Werewolves bring thunder to Gwangju Air Base
GWANGJU AIR BASE, Republic Of Korea -- Marines with Marine Fighter Attack Squadron 122, participating in the Unit Deployment Program aboard Marine Corps Air Station Iwakuni, Japan, arrived aboard Gwangju Air Base, Republic of Korea, April 11, 2014, to support Exercise Max Thunder 14-1.
As part of MT14-1, VMFA-122, stationed out of Beaufort, S.C., is providing eight F/A-18 hornet aircraft to support both U.S. and ROK forces in different scenarios throughout the exercise.
Max Thunder is a semi-annual training event consisting of composite and coalition flight training between the U.S. military and the Republic of Korea Air Force.
The training focuses on planning and execution of aerial interdiction and defensive counter air operations, and incorporates training on air combat tactics, close air support, and combat search and rescue.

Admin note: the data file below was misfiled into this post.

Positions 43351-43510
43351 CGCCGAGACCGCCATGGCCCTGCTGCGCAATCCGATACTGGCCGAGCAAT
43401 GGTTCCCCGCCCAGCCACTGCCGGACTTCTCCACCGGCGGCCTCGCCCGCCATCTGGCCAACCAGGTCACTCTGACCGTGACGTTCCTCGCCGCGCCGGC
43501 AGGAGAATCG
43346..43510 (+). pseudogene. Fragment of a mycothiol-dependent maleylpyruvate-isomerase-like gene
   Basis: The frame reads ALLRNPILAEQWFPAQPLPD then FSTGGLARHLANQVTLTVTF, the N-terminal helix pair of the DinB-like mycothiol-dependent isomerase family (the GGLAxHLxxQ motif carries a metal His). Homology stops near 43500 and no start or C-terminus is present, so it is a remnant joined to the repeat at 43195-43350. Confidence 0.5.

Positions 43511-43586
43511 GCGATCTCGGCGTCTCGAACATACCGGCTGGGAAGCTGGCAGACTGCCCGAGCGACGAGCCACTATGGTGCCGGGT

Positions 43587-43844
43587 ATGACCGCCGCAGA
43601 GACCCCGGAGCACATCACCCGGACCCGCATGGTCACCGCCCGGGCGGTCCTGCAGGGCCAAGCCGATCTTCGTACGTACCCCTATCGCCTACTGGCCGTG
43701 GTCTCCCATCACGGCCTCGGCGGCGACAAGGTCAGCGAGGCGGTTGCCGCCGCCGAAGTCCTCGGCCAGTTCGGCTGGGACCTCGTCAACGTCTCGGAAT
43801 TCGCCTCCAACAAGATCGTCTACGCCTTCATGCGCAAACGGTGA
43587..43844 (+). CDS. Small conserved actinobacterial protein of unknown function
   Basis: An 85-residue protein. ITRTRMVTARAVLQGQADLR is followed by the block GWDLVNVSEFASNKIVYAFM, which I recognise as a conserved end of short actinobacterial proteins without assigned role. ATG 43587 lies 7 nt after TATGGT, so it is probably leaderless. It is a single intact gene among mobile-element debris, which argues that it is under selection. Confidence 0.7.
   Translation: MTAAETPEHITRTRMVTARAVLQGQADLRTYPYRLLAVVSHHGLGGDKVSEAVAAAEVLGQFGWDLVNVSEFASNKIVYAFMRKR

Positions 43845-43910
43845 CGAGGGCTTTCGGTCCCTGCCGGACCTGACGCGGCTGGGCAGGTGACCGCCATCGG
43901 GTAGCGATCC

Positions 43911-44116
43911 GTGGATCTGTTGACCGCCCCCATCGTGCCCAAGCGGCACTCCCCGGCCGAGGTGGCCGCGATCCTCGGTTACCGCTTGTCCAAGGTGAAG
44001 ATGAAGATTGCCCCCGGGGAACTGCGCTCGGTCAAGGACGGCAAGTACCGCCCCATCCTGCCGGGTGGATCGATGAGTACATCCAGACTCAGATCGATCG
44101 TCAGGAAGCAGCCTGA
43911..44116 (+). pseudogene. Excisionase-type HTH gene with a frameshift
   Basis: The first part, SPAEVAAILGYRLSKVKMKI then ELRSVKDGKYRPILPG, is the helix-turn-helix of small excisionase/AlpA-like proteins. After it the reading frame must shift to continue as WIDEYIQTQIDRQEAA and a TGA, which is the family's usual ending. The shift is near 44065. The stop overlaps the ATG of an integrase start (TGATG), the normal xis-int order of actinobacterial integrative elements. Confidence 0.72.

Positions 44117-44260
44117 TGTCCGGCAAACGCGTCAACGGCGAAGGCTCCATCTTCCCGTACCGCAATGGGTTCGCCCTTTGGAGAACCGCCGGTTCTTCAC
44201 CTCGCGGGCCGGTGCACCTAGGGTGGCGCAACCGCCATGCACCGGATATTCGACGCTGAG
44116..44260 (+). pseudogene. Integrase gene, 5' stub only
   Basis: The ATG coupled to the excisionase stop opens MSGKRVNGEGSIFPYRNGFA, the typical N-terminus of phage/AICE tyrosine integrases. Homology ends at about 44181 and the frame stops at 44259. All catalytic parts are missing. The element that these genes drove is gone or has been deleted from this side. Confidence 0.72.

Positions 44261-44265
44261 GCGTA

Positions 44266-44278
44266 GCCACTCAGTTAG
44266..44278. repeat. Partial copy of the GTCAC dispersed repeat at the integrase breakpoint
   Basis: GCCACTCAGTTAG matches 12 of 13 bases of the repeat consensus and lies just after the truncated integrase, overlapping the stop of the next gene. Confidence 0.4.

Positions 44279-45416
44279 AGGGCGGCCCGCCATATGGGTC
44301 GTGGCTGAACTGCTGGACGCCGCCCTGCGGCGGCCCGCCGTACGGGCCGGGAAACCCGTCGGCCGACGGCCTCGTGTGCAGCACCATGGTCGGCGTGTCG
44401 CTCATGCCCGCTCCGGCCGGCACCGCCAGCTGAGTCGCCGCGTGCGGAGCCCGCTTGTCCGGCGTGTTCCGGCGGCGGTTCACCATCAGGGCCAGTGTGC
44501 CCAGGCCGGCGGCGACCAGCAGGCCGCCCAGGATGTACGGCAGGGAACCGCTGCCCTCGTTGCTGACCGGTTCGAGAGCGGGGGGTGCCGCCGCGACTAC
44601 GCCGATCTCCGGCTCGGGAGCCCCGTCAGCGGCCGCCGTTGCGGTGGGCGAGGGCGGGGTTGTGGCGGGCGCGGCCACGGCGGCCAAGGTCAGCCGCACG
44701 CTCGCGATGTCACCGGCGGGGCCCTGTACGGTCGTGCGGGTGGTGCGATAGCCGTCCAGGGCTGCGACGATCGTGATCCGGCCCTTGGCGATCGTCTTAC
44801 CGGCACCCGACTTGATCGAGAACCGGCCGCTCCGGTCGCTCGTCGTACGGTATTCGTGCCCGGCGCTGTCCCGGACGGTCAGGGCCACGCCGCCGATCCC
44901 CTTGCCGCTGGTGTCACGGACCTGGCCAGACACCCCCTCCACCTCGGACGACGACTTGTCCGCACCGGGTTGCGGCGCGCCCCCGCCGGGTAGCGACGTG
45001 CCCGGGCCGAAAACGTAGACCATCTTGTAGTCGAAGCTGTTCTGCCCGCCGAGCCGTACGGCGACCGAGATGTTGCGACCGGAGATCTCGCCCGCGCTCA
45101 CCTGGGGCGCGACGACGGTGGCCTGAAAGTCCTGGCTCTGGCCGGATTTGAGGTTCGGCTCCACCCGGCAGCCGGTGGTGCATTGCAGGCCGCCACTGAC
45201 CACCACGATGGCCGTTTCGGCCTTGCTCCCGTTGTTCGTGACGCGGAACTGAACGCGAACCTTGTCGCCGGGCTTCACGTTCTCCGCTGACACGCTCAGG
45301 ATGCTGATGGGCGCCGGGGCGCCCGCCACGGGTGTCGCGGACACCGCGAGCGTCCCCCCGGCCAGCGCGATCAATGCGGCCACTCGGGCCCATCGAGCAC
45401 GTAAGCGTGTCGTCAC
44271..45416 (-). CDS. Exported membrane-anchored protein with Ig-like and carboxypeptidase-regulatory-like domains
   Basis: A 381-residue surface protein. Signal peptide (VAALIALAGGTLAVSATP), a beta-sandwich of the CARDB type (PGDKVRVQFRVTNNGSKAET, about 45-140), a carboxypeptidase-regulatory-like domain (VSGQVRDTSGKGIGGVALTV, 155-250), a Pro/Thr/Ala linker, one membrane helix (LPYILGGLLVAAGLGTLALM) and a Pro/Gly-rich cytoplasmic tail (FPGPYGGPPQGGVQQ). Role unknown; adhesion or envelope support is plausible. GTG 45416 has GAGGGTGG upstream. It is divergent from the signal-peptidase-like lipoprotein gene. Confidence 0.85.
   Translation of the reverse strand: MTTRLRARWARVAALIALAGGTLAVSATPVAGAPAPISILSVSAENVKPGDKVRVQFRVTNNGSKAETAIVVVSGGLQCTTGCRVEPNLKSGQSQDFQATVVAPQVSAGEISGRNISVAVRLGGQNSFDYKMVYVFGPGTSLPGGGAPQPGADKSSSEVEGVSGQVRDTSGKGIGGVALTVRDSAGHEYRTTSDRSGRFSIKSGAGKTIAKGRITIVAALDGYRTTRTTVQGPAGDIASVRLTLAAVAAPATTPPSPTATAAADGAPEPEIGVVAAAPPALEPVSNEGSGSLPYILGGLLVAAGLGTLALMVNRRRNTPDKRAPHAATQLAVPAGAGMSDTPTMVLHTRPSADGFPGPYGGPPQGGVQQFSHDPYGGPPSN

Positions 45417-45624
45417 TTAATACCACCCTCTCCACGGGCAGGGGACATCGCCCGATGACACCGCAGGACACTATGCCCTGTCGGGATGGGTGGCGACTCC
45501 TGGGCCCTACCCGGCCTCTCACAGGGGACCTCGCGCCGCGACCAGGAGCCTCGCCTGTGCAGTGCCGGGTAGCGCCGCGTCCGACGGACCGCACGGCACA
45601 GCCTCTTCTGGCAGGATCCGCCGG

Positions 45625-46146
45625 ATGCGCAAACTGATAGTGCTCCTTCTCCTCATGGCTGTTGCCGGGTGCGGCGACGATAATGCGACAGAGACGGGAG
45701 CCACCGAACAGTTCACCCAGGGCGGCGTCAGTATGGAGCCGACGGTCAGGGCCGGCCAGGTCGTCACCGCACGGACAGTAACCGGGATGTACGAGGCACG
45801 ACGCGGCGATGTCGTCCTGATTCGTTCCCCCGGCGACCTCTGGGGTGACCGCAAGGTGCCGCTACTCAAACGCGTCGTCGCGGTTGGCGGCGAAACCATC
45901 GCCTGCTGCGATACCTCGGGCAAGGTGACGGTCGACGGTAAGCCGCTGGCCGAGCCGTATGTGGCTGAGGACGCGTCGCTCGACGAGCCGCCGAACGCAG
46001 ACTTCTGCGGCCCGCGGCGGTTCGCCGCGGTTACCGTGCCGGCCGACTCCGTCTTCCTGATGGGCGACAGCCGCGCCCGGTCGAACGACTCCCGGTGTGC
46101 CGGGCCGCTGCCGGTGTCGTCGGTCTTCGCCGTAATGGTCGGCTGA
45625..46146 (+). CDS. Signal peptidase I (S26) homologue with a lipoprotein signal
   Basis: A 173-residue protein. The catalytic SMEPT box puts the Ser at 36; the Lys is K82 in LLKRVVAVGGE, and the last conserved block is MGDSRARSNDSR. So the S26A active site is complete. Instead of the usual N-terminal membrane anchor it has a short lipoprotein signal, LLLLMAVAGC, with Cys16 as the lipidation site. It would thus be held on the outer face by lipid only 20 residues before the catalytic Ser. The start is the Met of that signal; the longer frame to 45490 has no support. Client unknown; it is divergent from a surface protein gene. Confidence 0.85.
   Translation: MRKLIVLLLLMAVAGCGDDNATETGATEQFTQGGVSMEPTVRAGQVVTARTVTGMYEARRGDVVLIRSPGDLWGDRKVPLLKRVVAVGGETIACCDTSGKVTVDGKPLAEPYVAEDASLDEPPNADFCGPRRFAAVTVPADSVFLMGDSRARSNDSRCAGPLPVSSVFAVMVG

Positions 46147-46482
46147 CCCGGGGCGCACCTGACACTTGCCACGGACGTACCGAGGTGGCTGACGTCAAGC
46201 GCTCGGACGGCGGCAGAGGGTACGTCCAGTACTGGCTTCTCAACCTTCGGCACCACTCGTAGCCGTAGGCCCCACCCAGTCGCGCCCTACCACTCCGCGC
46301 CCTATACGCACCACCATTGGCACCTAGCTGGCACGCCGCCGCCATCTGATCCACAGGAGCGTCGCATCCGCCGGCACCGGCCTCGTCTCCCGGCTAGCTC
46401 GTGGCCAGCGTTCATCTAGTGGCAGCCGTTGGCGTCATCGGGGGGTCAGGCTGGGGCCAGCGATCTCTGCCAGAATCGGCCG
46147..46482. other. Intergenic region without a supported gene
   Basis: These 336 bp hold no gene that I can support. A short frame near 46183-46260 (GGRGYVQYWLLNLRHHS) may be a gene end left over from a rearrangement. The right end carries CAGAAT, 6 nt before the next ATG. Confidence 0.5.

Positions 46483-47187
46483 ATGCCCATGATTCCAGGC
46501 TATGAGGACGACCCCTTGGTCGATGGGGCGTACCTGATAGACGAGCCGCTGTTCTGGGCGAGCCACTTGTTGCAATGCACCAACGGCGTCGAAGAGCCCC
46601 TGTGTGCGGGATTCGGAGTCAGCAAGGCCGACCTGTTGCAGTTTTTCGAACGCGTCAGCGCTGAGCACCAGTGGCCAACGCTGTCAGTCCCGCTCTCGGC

“It’s not just a change of scenery,” said Lt. Col. Douglas DeWolfe, commanding officer of VMFA-122. “It’s an opportunity to put our skills to the test on a larger scale. Fortunately for VFMA-122, we have elements from Marine Wing Support Squadron 171, Marine Aviation Logistics Squadron 12, and Marine Aircraft Group 12 to assist in our training.”
“Max Thunder is the premiere air exercise that takes place in South Korea,” said Air Force Col. Sean DeWitt, the 51st Fighter Wing vice commander and acting U.S. deployed forces commander for Exercise MT14-1. “This exercise contributes to strengthening our relationship with the ROK and providing stability to the peninsula.”
DeWitt said in the short time the Marines have been in Gwangju, they have been very supportive of the exercise and he has been very impressed with their professionalism and looks forward to working with VMFA-122 during the exercise.